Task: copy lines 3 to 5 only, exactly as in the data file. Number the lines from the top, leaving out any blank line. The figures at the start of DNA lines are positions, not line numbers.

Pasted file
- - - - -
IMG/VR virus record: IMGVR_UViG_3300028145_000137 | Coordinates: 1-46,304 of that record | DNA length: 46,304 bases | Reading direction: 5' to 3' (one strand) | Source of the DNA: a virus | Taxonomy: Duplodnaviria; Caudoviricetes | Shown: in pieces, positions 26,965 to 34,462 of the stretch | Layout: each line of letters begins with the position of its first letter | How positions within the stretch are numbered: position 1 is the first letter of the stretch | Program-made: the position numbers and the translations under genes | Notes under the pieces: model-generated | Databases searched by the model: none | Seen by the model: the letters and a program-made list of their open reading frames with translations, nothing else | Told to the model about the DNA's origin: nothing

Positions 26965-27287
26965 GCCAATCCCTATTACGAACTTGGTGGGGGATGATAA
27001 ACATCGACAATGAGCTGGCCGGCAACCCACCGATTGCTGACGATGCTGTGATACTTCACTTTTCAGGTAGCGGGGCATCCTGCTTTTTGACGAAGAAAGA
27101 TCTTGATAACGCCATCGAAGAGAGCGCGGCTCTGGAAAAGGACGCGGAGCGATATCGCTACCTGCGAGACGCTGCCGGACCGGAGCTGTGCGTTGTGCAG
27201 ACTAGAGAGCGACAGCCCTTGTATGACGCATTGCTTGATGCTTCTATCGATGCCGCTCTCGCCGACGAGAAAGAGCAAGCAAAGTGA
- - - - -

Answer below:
26965 GCCAATCCCTATTACGAACTTGGTGGGGGATGATAA
27001 ACATCGACAATGAGCTGGCCGGCAACCCACCGATTGCTGACGATGCTGTGATACTTCACTTTTCAGGTAGCGGGGCATCCTGCTTTTTGACGAAGAAAGA
27101 TCTTGATAACGCCATCGAAGAGAGCGCGGCTCTGGAAAAGGACGCGGAGCGATATCGCTACCTGCGAGACGCTGCCGGACCGGAGCTGTGCGTTGTGCAG